Down to the Last

Today was the first post-season major league game played in the District of Columbia in 79 years. The Nationals, mindful of the occasion, performed all the propitiatory rites worthy of an Opening Day.

The ceremonies came to a climax as Frank Robinson, manager of the 2005 Nats that returned baseball to the Capital City, threw out the first pitch to Ian Desmond, to thunderous applause.

These rites concluded, the Nats proceeded to pay tribute to Frank Robinson by re-enacting the very worst scenes of Robinson’s tenure, to the horror of the announced crowd of some 45 thousand.

Edwin Jackson went 5 innings, surrendering 4 runs on 6 hits, striking out 4, and walking only one. On any other day, even a 4 run deficit would not have been too much for the 2012 Nats to overcome. That ball club had averaged 4.5 runs per game.

But this was no ordinary day. The nats had a formidable opponent in the Cardinals’ Chris Carpenter, who scattered six hits in his five and two-thirds innings, allowing no runs. Again and again, Nats hitters lofted balls into the air, only to be caught. Eleven Nationals were stranded on base.

Your Correspondent suffered his most acute case of déjà vu during one particularly harrowing sequence in the 7th. As rookie reliever Christian Garcia issued a bases-loaded walk to Alan Craig, scoring Carlos Beltran, it was almost possible to believe that the clock had been turned back to the bleakest days at the very end of Frank Robinson’s managerial tenure.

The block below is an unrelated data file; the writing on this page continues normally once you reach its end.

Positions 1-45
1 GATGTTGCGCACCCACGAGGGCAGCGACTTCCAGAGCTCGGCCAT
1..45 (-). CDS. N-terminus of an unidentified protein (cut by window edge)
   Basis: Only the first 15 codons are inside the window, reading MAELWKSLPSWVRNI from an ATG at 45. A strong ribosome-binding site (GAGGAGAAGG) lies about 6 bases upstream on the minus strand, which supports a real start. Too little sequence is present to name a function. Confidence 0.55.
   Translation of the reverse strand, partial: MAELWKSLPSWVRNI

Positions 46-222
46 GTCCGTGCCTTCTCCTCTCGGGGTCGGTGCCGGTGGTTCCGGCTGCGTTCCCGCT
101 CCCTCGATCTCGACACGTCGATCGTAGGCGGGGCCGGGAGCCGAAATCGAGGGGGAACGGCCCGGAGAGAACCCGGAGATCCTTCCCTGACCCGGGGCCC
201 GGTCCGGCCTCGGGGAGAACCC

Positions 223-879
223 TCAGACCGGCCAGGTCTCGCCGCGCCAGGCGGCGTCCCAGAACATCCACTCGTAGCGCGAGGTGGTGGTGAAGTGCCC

What began as a trickle of fans leaving in the 7th became a torrent in the 8th, as a long line of dejected, red-clad supporters deserted Nats Park. The remaining faithful in the upper deck could see the gloomy column stretch from the center field gate down the whole length of Half Street.

By the time Nats closer Drew Storen appeared in the top of the ninth to the stunned silence of the remaining faithful, the rout was complete. The stands looked as if they had been bombarded with grapeshot as their erstwhile inhabitants fled headlong towards the exits. The nats park faithful managed a faint roar for Jayson Werth’s two-out walk in the bottom of the ninth. Bryce Harper then struck a line drive right into the glove of the waiting John Jay, stranding Werth yet again.

Tomorrow, the Nationals’ Annus mirabilis—a year that saw them win ninety-eight games—will come down to perhaps its final twenty seven outs. It is this writer’s sincere hope that tomorrow’s contest is as reflective of the ball club’s present success as today’s rout was evocative of its past futility.

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